Rediscovering Myself Through Studying Abroad
Studying abroad in London made me reflect on who I was, who I am, and who I want to be. The sound of “studying abroad” connotes a lot of “news” – at least for me. Exploring new cities and cultures, meeting new people, and discovering new passions. All of them were true, but in retrospect, it was more about making sense of myself by paying attention to how I felt during all the new experiences, encounters, and conversations that I had and looking back at how the past made the current self.
I came to London, pretty much feeling lost after finishing junior fall at Wesleyan University. The coursework was hard, facing the challenges of academic research, and not knowing what I wanted to do after college. The hardest thing was doubting myself, my passions, my surroundings, and the decisions that I made for myself. Of course, studying abroad was not an instant remedy but a gradual process that allowed me to re-realize that I am who I am today, thanks to all the ups and downs and eventually being able to accept and appreciate all of them.
I always wanted to come back to the UK as this was the place where my English learning started; As a kid, I remember the UK, especially London, being a very diverse city with people from a wide range of backgrounds when I joined the summer school. However, I chose to pursue undergraduate studies in the States as I wanted to experience interdisciplinary learning with the freedom to explore courses that would build towards my main interests in health policy and management. I also wanted to go to a liberal arts college with a small learning environment where I could have a close relationship with and have adequate support from faculties as I was not confident as an international student who was born and brought up in Japan until high school.
Academically, I found the University College London less demanding in terms of daily assignments and preparation for the courses largely due to more lecture-style learning; however, this does not mean which one is better or not. I found myself more relaxed and genuinely learning about the subjects that I care about rather than constantly feeling overwhelmed by being chased by deadlines. Here, I learned the importance of taking the balance between studying and having fun with a calm mindset that allows true learning. At the same time, I came to appreciate more about my home institution as its intense academic environment prepared me to feel so.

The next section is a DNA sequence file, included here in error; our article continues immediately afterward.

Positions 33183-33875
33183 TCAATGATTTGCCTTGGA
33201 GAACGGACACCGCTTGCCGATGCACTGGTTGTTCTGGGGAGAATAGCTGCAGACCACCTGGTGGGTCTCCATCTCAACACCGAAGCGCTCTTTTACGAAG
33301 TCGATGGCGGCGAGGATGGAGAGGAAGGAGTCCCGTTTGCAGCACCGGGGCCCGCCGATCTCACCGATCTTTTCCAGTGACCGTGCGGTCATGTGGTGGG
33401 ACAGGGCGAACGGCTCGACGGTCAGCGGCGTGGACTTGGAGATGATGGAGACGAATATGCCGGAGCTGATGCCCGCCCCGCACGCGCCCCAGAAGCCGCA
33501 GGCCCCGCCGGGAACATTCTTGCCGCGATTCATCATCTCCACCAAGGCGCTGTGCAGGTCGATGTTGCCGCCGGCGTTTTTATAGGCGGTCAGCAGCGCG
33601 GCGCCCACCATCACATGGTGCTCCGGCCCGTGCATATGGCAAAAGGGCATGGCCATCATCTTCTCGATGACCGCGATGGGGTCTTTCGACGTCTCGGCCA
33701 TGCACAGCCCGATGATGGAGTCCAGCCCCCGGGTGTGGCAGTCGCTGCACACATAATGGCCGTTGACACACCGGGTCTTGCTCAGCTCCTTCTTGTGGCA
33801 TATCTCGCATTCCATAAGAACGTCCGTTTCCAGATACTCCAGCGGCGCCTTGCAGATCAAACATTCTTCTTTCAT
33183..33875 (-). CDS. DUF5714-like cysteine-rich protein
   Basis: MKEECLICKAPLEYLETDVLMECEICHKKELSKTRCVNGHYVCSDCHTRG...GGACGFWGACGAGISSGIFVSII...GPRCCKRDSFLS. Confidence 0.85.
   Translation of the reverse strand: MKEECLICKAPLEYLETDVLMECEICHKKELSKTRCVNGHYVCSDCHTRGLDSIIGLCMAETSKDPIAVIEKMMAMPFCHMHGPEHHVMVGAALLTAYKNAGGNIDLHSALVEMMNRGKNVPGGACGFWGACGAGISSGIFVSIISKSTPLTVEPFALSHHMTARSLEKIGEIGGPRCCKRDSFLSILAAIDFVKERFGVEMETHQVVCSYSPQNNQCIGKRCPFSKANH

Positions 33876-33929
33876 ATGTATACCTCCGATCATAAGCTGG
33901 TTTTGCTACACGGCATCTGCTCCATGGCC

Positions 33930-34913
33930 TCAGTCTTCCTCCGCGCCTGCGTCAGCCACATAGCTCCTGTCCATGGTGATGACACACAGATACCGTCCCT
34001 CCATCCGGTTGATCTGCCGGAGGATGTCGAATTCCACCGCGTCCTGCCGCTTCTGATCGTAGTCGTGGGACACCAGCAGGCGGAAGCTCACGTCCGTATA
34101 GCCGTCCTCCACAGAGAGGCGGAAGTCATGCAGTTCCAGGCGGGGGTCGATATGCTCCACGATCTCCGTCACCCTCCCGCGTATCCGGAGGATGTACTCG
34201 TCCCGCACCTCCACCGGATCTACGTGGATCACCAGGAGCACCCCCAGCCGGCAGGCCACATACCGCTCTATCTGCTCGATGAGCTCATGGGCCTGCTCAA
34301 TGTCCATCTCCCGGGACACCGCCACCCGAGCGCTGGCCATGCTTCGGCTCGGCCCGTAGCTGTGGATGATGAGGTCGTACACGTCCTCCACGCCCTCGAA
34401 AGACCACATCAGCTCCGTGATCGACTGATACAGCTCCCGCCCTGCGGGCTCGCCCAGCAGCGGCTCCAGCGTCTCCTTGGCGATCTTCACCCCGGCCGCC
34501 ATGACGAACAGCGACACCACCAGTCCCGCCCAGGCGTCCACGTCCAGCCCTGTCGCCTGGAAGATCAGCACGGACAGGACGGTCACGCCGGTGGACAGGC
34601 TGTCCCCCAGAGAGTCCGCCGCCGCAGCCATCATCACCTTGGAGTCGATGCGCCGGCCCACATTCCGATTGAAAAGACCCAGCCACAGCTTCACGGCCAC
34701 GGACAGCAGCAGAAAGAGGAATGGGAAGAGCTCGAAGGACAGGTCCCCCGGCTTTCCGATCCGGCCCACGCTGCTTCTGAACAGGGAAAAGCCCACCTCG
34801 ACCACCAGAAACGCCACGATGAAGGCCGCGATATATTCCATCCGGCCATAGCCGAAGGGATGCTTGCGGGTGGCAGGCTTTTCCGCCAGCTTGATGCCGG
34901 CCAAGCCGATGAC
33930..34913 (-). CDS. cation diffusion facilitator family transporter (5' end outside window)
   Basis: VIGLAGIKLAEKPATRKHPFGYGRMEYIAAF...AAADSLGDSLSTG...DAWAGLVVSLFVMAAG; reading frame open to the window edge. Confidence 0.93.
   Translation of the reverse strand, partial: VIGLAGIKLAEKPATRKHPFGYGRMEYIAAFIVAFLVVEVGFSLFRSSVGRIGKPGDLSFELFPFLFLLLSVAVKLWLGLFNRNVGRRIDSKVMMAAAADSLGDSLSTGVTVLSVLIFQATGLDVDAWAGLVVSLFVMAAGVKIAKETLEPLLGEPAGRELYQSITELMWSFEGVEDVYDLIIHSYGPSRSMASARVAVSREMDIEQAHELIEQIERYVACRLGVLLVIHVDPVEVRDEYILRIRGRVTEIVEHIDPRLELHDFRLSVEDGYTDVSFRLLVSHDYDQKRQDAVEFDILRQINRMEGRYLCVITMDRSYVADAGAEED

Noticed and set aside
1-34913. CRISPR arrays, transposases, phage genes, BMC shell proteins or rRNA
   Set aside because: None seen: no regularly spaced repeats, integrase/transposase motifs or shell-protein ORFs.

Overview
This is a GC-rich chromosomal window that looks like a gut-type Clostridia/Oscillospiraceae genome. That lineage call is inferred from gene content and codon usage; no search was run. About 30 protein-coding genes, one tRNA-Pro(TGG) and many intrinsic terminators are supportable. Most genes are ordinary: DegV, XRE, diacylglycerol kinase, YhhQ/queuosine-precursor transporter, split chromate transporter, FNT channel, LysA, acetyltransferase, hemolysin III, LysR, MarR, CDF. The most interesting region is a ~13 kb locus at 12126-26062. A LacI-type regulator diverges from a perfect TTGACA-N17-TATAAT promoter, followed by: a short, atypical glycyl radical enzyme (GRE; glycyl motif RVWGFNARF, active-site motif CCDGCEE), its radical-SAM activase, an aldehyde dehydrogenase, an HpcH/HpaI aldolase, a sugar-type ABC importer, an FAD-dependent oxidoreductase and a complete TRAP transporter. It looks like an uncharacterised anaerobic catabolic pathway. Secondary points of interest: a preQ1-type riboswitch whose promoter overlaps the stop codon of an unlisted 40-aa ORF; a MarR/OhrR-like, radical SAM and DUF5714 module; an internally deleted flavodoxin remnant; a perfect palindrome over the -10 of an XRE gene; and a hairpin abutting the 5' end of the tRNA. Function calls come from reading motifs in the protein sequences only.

As a person who loves exploring good food, taking a walk, trying out new coffee, going to museums (almost all museums are free in London!!), and watching musicals, London was a dream place with its convenience and diversity. I could also visit other cities – Cambridge, Bath, and York – that each had unique histories and faces during my time here. However, what was more important for me was people who experienced all these things together, shared what we thought, exchanged our stories of how we got here, and gave me opportunities to reconfirm who and what I genuinely want to be surrounded by.
Looking back, I might be rushing and packing my schedule during my time at Wesleyan to fill up my lack of self-confidence and acceptance. Besides being exposed to a wide range of people, ideas, and values that I do not necessarily agree with, I lost confidence and started questioning myself. However, this study abroad experience allowed me to re-realize that it is fine to feel that way sometimes, but I should not be an enemy myself, and believing in and trusting myself, values, feelings, and thoughts are very important, mainly because the world is diverse, and each society has its own standards and norms. I learned that trusting myself enables me to trust and accept others, which would allow me to cherish differences that make the world a better and more beautiful place. I am beyond grateful for Wesleyan and IFSA, who gave me opportunities to realize all these important things.
Ransho Ueno is a student at Wesleyan University and studied abroad with IFSA at the University of London in Spring 2022.